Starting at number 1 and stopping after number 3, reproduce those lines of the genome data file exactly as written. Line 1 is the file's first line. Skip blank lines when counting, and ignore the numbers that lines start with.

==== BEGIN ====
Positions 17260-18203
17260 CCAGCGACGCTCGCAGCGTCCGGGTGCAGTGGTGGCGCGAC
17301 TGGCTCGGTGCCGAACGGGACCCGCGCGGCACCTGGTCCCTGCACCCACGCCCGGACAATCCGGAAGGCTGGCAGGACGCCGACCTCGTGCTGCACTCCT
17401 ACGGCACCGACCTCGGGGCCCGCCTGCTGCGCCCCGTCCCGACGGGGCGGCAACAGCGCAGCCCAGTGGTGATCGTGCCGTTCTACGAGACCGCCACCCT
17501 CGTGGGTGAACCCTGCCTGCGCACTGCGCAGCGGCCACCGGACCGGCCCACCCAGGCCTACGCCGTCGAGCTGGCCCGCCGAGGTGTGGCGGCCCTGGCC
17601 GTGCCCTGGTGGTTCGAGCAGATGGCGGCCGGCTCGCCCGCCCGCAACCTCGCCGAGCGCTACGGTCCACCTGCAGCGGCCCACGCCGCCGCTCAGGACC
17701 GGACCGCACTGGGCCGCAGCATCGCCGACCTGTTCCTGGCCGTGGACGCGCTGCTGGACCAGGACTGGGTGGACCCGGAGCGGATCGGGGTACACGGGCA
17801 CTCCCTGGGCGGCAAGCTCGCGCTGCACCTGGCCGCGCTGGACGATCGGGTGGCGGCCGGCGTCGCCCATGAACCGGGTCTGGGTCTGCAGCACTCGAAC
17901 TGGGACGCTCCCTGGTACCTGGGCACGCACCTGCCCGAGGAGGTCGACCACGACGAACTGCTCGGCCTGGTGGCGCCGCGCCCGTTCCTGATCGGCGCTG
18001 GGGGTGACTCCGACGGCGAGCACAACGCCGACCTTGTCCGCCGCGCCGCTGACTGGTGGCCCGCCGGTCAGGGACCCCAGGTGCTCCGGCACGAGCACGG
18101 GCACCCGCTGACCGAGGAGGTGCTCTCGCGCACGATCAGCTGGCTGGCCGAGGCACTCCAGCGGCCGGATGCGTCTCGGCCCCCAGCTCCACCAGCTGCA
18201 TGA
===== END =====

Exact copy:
Positions 17260-18203
17260 CCAGCGACGCTCGCAGCGTCCGGGTGCAGTGGTGGCGCGAC
17301 TGGCTCGGTGCCGAACGGGACCCGCGCGGCACCTGGTCCCTGCACCCACGCCCGGACAATCCGGAAGGCTGGCAGGACGCCGACCTCGTGCTGCACTCCT